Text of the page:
It was both scary and liberating when we first talked about having an open relationship. We discussed everything that could go wrong, that could go right, and recognized that open, honest communication was going to be the most important part. Continued open, honest communication. There didn’t seem to be one set way of doing an open relationship, so we made our own rules. For me, it felt like we were challenging societal norms and smashing the patriarchy together, and growing our relationship on our own terms.

It’s important to know what you want to get out of your open relationship. I wanted to have fun with other people. I later realised that could mean interesting chats and nothing more, or it could involve sex. So we made a few ground rules, just the obvious stuff – don’t shag close mutual friends, don’t bring anyone back to our place, always use condoms, but also know when to use discretion and leave out the nitty-gritty-sexy details!

I was eager to give Tinder a go, and I set up a few dates. My first date was a man in a long-term open marriage. Nothing happened sexually, but it was incredibly interesting to hear his experiences. On my next date — with a different guy — we kissed at the end. I felt a strange mix of guilt, excitement and elation. My partner and I talked about it when I got home, which was surprisingly easier than expected. I suspected I was probably going to have sex with that guy, so we prepared ourselves for that. My partner hadn’t started dating (he’s more introverted than me so it’s not something he finds enjoyable), so it was starting to feel rather one-sided, but he said he was happy that I was having a good time.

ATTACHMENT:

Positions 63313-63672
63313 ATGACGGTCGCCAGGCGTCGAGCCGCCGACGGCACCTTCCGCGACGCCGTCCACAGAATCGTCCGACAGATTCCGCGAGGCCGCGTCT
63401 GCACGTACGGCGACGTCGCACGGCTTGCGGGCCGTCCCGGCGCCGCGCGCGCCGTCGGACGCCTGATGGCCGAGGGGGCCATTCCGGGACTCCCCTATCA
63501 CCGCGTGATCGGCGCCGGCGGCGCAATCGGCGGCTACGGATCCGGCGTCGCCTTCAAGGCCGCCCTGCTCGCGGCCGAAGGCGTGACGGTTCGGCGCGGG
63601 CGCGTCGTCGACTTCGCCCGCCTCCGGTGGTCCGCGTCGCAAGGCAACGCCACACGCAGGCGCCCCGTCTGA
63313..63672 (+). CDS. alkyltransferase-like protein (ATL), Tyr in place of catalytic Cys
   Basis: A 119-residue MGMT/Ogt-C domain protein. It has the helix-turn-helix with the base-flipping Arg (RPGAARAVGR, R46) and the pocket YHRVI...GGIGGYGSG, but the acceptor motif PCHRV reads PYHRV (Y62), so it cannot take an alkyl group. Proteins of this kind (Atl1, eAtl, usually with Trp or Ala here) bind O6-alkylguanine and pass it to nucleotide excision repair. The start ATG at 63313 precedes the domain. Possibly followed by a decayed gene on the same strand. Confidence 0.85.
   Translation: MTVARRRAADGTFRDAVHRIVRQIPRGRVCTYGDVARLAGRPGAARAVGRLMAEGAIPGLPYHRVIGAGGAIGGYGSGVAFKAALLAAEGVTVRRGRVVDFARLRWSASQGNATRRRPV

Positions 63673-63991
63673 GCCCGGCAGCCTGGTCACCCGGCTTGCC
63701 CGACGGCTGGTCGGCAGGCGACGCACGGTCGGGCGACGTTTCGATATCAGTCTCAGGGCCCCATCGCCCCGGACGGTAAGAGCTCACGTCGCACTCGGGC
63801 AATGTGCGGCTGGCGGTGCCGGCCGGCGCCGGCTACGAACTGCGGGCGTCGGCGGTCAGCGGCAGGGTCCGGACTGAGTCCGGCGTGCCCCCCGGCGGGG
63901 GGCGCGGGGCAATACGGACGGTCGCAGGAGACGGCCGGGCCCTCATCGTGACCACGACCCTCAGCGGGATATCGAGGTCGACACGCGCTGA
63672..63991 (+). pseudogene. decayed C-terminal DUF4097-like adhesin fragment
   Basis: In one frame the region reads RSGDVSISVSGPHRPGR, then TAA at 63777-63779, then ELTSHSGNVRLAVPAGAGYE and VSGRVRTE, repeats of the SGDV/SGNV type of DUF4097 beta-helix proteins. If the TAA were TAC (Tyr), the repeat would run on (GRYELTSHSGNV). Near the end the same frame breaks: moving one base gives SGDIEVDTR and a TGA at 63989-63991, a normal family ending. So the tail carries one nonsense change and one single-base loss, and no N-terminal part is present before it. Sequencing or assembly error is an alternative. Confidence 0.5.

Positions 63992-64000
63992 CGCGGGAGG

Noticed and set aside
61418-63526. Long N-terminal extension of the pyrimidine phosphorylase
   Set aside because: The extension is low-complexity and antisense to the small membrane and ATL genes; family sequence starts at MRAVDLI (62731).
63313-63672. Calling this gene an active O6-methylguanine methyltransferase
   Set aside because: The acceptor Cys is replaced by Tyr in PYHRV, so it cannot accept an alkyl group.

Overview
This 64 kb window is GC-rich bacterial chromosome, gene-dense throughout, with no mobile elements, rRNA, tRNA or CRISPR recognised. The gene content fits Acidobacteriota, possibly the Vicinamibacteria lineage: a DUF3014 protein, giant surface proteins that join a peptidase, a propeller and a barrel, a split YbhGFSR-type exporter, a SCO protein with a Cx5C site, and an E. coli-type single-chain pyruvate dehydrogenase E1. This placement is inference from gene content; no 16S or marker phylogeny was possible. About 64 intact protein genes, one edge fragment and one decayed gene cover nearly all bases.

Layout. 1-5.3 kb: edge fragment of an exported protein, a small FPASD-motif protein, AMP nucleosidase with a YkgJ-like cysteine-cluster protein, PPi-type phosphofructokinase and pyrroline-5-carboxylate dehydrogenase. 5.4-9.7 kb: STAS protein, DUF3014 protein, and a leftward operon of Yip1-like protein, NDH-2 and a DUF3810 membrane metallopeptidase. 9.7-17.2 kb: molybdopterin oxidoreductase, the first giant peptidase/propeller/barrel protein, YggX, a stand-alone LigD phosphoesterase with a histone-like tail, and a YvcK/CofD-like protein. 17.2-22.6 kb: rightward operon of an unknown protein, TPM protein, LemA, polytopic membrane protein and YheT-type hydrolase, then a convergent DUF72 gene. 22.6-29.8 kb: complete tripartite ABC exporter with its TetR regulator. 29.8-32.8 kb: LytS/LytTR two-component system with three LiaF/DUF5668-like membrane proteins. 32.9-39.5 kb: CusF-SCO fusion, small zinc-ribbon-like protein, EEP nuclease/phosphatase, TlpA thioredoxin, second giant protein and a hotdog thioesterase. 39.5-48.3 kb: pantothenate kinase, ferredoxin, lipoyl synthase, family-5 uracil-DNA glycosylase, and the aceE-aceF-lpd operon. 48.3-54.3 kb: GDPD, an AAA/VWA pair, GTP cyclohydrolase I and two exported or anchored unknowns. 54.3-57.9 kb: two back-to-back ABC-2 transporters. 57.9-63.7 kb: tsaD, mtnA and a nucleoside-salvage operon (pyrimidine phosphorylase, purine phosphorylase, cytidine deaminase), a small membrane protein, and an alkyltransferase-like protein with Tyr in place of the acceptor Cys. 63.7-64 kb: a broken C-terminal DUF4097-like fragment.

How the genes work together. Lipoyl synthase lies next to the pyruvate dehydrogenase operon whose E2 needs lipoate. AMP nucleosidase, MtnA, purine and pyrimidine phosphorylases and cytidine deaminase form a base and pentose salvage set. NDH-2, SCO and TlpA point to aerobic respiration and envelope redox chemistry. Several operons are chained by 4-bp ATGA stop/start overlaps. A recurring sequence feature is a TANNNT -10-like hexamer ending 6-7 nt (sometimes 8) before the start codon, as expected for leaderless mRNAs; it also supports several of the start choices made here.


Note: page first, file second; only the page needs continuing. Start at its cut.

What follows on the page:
Having sex with somebody else after being with the same man for seven years was both amazing and terrifying. I felt comfortable with him and he knew my situation. I always say on my dating profiles that I’m in an open relationship so people know from the start. Open, honest communication with everyone, not just your primary partner, is vital.